- India’s push for semiconductors
- India’s CAMPA at odds with new IPCC report
- World Tuberculosis Day
- Guillotine Motion
- Kashmiri Stag ((Hangul)
India’s Push For Semiconductors
The Union Government has disbursed around ₹1,645 crore in performance-linked incentives (PLI) for electronics manufacturers so far, as part of its efforts to bring in more of the electronics supply chain to India.
- The push for semiconductors, or integrated circuits, is far more pressing now, as these chips are found in practically every modern electrical appliance and personal electronics devices.
GS III: Science and Technology
Dimensions of the Article:
- Why is the government encouraging semiconductor manufacturing?
- India’s Semiconductor Manufacturing Industry
- Can India produce both semiconductors and finished products?
- Advantages and Limitations of India’s Semiconductor Ambition
Why is the government encouraging semiconductor manufacturing?
- Semiconductors are critical components of modern electronic devices, including those used in defence systems.
- The dependency on foreign countries for the supply of semiconductors is seen as a potential national security risk.
- By encouraging semiconductor manufacturing within the country, governments aim to reduce their dependence on other countries for such critical components.
- Semiconductor manufacturing is a capital-intensive industry that creates jobs and contributes to economic growth.
- Countries see semiconductor manufacturing as a strategic industry that can help to boost the economy and create high-value jobs.
- Semiconductor manufacturing is at the heart of technological advancement.
- By encouraging the development of semiconductor manufacturing, governments hope to spur innovation and keep pace with technological developments.
- Countries see semiconductor manufacturing as a way to gain a competitive advantage in the global market.
- By producing semiconductors domestically, countries can reduce their reliance on imports and potentially become leaders in the semiconductor industry.
India’s Semiconductor Manufacturing Industry
- Invest India agency estimates that the electronics manufacturing industry in India will be worth $300 billion by the financial year 2025–26.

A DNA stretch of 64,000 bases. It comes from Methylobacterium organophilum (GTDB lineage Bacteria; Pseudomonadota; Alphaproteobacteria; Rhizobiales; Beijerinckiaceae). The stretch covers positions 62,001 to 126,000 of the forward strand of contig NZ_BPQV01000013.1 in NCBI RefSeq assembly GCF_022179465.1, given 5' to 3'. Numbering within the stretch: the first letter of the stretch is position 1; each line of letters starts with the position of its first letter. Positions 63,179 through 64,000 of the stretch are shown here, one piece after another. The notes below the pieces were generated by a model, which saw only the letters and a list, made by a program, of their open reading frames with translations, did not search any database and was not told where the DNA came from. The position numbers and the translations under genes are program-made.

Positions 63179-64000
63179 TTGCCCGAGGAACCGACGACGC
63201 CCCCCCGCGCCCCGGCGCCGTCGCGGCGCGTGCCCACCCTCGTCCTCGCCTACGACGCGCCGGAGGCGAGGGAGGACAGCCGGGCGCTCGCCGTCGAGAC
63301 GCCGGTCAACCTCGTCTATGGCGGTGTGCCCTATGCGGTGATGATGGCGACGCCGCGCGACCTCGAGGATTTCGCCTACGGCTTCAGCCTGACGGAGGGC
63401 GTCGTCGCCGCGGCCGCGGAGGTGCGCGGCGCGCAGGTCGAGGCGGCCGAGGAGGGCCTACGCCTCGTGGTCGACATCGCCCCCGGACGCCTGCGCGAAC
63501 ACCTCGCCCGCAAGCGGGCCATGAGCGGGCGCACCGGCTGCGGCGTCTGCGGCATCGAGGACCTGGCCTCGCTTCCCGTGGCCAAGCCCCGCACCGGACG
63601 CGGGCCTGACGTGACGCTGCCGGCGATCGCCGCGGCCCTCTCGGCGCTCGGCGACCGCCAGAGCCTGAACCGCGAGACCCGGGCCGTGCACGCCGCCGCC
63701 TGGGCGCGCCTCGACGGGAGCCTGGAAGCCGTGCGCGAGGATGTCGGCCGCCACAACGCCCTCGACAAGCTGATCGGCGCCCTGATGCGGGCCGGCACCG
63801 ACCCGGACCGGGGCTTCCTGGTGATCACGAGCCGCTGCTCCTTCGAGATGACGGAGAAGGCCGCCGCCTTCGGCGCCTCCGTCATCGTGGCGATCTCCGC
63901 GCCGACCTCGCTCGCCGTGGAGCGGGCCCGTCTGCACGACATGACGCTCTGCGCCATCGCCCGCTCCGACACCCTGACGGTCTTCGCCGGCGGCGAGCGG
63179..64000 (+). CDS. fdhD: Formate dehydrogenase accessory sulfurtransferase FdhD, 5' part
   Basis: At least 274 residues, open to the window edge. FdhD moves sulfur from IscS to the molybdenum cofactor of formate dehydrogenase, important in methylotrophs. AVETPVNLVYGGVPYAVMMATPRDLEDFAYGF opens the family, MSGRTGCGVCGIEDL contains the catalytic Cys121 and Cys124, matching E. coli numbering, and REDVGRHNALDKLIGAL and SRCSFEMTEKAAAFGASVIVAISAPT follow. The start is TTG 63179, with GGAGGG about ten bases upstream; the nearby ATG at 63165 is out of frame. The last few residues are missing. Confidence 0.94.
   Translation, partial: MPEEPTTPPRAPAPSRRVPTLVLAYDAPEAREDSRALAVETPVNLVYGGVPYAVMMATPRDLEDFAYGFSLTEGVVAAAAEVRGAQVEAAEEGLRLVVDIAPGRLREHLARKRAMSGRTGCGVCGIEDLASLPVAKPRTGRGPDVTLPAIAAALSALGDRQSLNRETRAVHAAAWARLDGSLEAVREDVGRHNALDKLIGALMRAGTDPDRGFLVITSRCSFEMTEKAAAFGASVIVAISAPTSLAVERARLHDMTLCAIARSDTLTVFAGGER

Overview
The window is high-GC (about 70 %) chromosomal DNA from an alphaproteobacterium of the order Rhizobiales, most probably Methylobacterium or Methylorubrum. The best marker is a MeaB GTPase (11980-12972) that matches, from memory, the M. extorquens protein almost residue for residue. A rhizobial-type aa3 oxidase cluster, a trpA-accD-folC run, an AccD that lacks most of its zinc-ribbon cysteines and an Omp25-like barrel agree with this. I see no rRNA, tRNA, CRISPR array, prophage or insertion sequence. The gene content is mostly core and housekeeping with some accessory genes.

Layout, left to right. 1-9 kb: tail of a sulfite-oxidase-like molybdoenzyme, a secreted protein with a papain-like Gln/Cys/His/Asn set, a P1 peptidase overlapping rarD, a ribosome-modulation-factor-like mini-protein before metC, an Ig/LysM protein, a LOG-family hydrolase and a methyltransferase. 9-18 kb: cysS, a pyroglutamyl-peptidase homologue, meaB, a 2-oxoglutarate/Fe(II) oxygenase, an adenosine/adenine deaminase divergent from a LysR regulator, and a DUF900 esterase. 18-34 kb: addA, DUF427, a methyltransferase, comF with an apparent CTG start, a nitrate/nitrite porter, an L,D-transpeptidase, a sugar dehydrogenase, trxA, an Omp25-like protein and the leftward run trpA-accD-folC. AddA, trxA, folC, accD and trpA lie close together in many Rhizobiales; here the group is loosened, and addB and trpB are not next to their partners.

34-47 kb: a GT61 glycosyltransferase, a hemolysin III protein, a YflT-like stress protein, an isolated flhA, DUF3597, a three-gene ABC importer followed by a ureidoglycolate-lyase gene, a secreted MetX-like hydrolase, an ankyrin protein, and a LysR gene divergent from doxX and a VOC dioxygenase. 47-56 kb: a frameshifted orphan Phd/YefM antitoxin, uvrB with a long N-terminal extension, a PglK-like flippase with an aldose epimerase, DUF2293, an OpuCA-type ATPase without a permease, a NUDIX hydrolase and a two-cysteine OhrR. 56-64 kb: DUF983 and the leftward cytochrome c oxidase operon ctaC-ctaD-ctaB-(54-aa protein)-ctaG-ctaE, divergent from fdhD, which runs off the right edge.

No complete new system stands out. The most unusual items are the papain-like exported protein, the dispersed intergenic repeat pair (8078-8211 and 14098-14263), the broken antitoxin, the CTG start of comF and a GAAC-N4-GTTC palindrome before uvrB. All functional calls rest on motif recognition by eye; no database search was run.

- While facilities for assembling finished products are growing in number, fabs for making chipsets and displays are rare in India.
- Minister of Electronics and Information Technology announced that the first semiconductor manufacturing fab will be announced in the coming weeks.
Can India produce both semiconductors and finished products?
- According to a report by the Semiconductor Industry Association (SIA), India should focus on its strength in the electronics manufacturing value chain.
- Foundry companies, which turn raw materials into semiconductors, require significant investments, but companies specializing in Outsourced Semiconductor Assembly and Test (OSAT) are less expensive to set up and generate better margins.
- OSAT setups take care of less capital-intensive parts of chipmaking, such as assembling and testing already manufactured components.
- Traditional chip facilities tend to be captive units of large companies, but India is attracting assembly facilities from companies like Foxconn, although some of its most valuable facilities are dedicated to building Apple devices that account for a small fraction of handsets sold in India.
Advantages and Limitations of India’s Semiconductor Ambition
- India has a large pool of semiconductor design engineers who are either Indian or of Indian origin, giving the country an edge in the design and intellectual labor aspect of semiconductor manufacturing.